Adam Dell, the father of Lakshmi's 11-month-old daughter Krishna Thea, having long been unhappy with the custody arrangement hammered out last spring, has now filed court papers in Manhattan seeking more time with Krishna.
"Adam wanted to avoid going to court, but it was so frustrating trying to find a co-parenting agreement [that] he had to take this action," a source close to Dell tells PEOPLE. "He's seeking sole custody of his daughter – but he's hoping for a shared custody agreement." The source adds that in New York, courts are not authorized to grant joint custody, which is why Dell has filed for sole custody.
Custody arrangements have been a source of tension between Lakshmi and Dell ever since Krishna's arrival last February. Dell, a venture capitalist who was finally revealed as Krishna's father in March, has been said to want more involvement with his daughter all along.
According to the source, Dell now gets to see Krishna for seven hours a week. "He's allowed nine visits a month and no longer than three and half hours," the source says, adding that scheduling visitation is sometimes difficult as Lakshmi travels often for work.
Lakshmi, 40, who is said to want nothing to do with Dell beyond his role as Krishna's biological father, has been forced to fend off accusations that she is not giving Dell the access to Krishna that he wants.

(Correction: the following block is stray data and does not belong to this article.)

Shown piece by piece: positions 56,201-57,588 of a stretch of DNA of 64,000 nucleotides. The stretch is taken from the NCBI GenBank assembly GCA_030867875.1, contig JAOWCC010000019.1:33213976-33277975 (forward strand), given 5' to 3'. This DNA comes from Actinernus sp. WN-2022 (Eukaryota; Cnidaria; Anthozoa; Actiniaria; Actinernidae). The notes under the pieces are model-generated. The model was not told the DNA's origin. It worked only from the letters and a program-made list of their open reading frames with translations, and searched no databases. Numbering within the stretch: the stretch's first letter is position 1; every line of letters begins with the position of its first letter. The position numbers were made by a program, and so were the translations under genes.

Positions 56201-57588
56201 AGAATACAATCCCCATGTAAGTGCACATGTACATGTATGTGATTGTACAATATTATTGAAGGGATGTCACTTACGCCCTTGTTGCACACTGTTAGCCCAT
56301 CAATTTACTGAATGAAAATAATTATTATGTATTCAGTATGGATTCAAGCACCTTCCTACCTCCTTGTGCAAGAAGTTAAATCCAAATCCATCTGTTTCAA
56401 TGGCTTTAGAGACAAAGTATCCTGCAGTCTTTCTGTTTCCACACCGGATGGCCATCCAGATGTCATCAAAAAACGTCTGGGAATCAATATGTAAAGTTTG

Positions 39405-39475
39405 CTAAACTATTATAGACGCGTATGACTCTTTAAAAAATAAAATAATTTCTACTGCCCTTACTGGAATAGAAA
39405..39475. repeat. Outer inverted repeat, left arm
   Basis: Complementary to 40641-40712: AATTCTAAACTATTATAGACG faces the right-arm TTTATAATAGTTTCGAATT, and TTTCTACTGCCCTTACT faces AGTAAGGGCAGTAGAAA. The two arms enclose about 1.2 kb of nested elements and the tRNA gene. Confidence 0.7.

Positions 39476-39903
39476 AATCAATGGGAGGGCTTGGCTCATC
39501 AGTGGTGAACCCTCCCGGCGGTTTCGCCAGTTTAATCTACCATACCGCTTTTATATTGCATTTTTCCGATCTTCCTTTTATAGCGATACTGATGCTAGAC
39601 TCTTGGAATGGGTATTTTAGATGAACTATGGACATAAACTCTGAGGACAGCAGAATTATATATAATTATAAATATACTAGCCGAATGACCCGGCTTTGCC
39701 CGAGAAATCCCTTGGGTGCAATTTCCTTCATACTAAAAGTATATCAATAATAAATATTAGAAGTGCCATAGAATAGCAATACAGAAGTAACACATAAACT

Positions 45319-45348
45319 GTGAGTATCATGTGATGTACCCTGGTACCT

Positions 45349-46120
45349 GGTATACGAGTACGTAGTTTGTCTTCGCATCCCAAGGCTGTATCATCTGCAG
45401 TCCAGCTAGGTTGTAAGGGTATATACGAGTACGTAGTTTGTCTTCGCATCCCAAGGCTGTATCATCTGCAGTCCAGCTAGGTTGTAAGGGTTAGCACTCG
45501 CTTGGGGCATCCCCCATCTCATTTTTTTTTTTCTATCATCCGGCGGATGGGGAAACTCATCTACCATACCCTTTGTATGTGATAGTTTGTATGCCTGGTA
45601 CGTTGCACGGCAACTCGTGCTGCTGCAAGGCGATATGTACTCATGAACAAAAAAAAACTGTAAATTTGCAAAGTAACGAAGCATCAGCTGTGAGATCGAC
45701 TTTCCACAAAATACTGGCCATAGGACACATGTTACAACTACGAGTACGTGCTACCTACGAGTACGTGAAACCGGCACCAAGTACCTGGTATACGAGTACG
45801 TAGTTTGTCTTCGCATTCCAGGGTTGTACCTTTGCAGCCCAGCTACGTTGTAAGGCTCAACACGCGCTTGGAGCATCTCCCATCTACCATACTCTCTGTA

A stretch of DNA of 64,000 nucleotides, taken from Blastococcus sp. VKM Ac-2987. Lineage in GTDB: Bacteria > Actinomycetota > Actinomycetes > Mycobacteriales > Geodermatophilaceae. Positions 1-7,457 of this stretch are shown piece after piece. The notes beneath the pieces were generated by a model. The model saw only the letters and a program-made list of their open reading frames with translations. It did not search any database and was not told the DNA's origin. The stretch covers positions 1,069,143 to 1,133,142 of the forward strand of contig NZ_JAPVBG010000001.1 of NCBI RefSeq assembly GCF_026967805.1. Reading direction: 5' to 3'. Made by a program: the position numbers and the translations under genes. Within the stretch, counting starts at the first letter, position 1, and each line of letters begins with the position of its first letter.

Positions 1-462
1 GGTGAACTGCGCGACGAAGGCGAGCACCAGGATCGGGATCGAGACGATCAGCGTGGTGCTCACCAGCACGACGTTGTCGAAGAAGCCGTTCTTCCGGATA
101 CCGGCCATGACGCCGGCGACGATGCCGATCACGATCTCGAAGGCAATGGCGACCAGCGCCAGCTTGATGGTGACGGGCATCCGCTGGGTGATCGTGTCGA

"Ms. Lakshmi believes that family matters should be kept private," reads a statement released by her rep. "She asks that those who join her in wanting the best for her daughter do the same. Twenty-four hours after the NY Post was told about Adam Dell's lawsuit, neither Padma Lakshmi nor her lawyers had received a copy of it; they only learned of it through a statement Mr. Dell provided to the press. Ms. Lakshmi's sole interest lies in preserving the privacy and welfare of her daughter and in working out and fair and amicable agreement out of the media's glare."
But Dell's attorney says his client isn't interested in garnering attention. "Adam is not seeking publicity," his lawyer, Bill Zabel, of Manhattan law firm Schulte, Roth & Zabel, tells PEOPLE. "He's a private person. There was no desire for publicity and Adam regrets that there is some – but [he] can't help it given that he was forced to go to court to assert his rights as a father."
Still, a source close to Lakshmi tells PEOPLE, "One has to question Adam's real motive. If he is not seeking publicity then why did he contact the press when he filed his report?"
Reporting by LIZA HAMM